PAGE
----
As far as robbery locations go, church services should be among the ripest. The chance of running into trouble is fairly low, considering that part in the rules about “turning the other cheek.” Should a hero arise anyway, everyone’s dressed in their Sunday best, so even the black belt isn’t going to have the mobility he’d have elsewhere. On top of that, it’s early. Nobody’s ready to put their life on the line in the morning. Sacrifice is an afternoon activity.
I’m certain some of these deceptively logical thoughts went through the heads of the Baker Brothers, Alan (Dallas White) and Eddy (Tim Harbolic). As they sit under the shade of a tree and mentally prepare for the robbery, you get the impression that this isn’t the first time they’ve overestimated themselves. Once they’re both on the same page, they put on some pillowcases with eyeholes and storm into the church. “Storm” might not be the right word, considering their trouble opening the front door. Regardless, they begin outside and end up inside. For the Baker brothers, that’s a victory.
“…an extended edition of the dumb criminal segment that concludes every late-night local news program.”
It’s their only victory, as it turns out. Their robbery hits a series of irreversible snags as soon as the brothers start giving the churchgoers contradictory orders. As you can probably put together by now, The Baker Brothers, written and directed by Anthony Codispoti, is an extended edition of the dumb criminal segment that concludes every late-night local news program. The film is about as amusing as any of those segments—which are pretty amusing—but just as trivial. That’s okay, though. As long as the jokes are good, anything goes. Are the jokes good?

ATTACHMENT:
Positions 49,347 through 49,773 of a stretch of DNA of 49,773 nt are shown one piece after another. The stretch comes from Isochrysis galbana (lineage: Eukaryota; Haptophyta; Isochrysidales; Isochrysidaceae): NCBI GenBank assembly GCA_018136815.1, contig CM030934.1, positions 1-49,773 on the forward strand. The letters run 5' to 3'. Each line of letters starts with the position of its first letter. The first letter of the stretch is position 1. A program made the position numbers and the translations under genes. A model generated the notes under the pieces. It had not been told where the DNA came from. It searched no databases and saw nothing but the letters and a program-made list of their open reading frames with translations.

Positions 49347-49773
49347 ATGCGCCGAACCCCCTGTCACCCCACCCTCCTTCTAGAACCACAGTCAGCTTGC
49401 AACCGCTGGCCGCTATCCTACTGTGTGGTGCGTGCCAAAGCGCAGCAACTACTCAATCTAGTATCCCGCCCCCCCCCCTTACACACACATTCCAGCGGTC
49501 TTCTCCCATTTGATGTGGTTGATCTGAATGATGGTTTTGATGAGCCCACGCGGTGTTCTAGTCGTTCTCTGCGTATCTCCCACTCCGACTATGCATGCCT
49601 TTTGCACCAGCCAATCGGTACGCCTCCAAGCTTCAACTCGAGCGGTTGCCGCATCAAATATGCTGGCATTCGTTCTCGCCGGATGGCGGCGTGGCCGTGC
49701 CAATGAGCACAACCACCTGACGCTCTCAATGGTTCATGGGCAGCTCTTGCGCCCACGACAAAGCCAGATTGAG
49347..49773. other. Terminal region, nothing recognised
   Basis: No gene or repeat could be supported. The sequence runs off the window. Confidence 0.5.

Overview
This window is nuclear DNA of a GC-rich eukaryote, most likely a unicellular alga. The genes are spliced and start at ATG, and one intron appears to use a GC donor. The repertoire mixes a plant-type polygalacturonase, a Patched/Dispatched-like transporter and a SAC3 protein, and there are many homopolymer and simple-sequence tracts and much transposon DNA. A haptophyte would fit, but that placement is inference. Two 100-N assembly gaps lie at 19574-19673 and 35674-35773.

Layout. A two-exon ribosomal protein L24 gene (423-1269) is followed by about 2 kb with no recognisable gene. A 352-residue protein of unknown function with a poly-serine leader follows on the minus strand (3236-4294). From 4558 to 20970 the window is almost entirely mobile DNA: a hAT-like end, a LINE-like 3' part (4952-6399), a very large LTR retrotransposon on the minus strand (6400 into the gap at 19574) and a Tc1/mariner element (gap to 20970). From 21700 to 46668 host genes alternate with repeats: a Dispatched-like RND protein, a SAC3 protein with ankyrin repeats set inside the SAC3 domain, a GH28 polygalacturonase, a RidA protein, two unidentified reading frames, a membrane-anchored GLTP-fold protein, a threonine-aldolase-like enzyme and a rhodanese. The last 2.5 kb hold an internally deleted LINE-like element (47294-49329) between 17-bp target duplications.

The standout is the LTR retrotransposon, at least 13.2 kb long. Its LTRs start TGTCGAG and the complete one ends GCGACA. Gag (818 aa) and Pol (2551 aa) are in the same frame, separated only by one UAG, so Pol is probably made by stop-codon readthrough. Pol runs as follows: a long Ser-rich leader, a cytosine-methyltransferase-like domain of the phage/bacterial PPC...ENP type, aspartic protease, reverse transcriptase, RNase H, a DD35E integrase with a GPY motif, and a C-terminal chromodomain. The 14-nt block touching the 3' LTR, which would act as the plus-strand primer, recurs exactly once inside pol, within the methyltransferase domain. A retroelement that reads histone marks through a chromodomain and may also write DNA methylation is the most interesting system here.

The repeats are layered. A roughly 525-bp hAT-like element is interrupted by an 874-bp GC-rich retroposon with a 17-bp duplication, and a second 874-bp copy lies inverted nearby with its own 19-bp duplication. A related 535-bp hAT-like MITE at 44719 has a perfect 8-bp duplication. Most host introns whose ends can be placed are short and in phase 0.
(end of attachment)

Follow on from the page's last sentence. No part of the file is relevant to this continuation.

There’s no primo material in Alan and Eddy’s disastrous robbery—nothing comes off as being particularly inspired. However, the amount of sincerity that’s applied to the brothers’ stupidity gives every gag, a gratifying spit shine. Take, for example, the moment when Eddy sees someone he knows during the robbery and immediately takes off his mask to greet him. Alan stomps over and chides Eddy for his idiocy, then tells him to put the mask back on, after everyone has already seen his face and heard his name multiple times.
In spite of the fact that none of the jokes stand out, none of them are lazy, either. In fact, when they’re thrown together with the genuine characterization, kicked down a hill, and dressed up in the distinctive milieu of the ‘50s-ish American south, The Baker Brothers is just lovable enough to overlook its lesser qualities. Isn’t that what loving movies is all about?
The Baker Brothers (2019) Written and Directed by Anthony Codispoti. Starring Dallas White, Tim Harbolic, Jessica Ambuehl, John Criswell, Dave Gaylor, Bruce Purcell.
7 out of 10 stars